Does anyone else think that Nintendo should stop making consoles? Am I alone on this one?
I accept that this might be seen as a strange argument to make, seeing as Nintendo only recently hit the one million sales mark for its new “Switch” console in Japan. But after four generations and counting of putting out comparatively weaker hardware in comparison to its rivals, I really am just sick of Nintendo’s constant forays into the console market.
What originally got me thinking in this fashion was when I heard that the Switch would be enjoying a release of FIFA 18 but that the game would be significantly “trimmed down” so that the console could handle it. I can’t explain why, seeing as this should have been no surprise to me or anyone else, but this really infuriated me.
I’m a huge fan of Nintendo’s first party content, and I loved both Splatoon and Super Mario 3D World games on the Wii U, but their constant butchering of multiplat releases really agitates my onions. I suppose the big reason for this is that it kicks a lot of video game enthusiasts in the balls by essentially forcing them to have to buy at least two consoles every console generation, and despite what my diamond encrusted toilet seat would suggest, most of us aren’t made of money.
Despite big Nintendo fans rolling their eyes at this notion, there are a lot of people who won’t be prepared to put up with crippled multiplats, no matter how good Super Mario Odyssey is. What Nintendo’s constant scrimping on the quality of hardware does is push these people into a corner where they either need two consoles, or they simply don’t play these games.
None of this would be an issue if Nintendo made consoles on par with Sony and Microsoft. I think I’ve gone on record numerous times now that if Nintendo would just make a console as powerful as the other two, I’d buy that and only that. Since the days of the N64, I’ve been stuck in an ongoing cycle of picking up one of the Sony or Microsoft consoles (depending on which one in either generation I like the look of most) and then picking up the Nintendo console towards the tail end of the console generation, when it’s considerably cheaper, so that I can play the first party Nintendo content I like the look of.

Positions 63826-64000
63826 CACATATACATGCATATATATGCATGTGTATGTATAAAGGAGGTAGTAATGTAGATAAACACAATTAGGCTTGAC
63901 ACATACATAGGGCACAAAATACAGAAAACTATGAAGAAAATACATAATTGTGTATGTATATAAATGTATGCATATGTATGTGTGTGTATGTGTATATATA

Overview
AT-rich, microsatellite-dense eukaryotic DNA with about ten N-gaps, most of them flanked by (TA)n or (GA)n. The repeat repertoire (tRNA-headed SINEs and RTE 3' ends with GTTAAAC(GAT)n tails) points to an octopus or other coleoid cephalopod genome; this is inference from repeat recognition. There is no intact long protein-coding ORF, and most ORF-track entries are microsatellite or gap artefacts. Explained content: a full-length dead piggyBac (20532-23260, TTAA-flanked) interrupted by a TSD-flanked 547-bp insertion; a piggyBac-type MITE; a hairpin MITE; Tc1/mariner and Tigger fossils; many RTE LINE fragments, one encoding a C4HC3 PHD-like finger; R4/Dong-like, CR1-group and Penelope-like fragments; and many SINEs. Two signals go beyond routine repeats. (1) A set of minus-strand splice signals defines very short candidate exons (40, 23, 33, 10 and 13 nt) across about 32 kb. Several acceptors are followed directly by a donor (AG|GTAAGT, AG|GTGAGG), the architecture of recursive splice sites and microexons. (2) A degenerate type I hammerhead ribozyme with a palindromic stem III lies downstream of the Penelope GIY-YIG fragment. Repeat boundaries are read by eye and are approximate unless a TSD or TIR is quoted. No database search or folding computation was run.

As someone who grew up in the fourth generation of consoles, I was used to Nintendo always having the best ports. Some may argue this point, of course, but to me the Super Nintendo almost always trumped the Mega Drive when it came to a third party release. Both Street Fighter II and ISS Deluxe were better on the SNES than the Mega Drive equivalent, in my opinion, and Street Fighter in particular was a big release for the period.
But since the fourth gen, Nintendo have just been making mistake after mistake with their hardware. With the N64 it was the fact it used cartridges over CDs, meaning epic releases like Final Fantasy VII and Metal Gear Solid just couldn’t be ported to the console. Don’t get me wrong, not every multiplat was worse on the N64 than on the PlayStation or Saturn (and I’ll be looking at a game next week that was definitely better on the N64), and the console did an admirable job of recreating a nearly perfect version of Resident Evil 2, but on the whole, third party releases almost always looked and played worse on the N64.
With the GameCube, Nintendo finally switched to discs, but they were smaller mini-discs, meaning that once again multiports just couldn’t match up to their Sony and Microsoft relatives.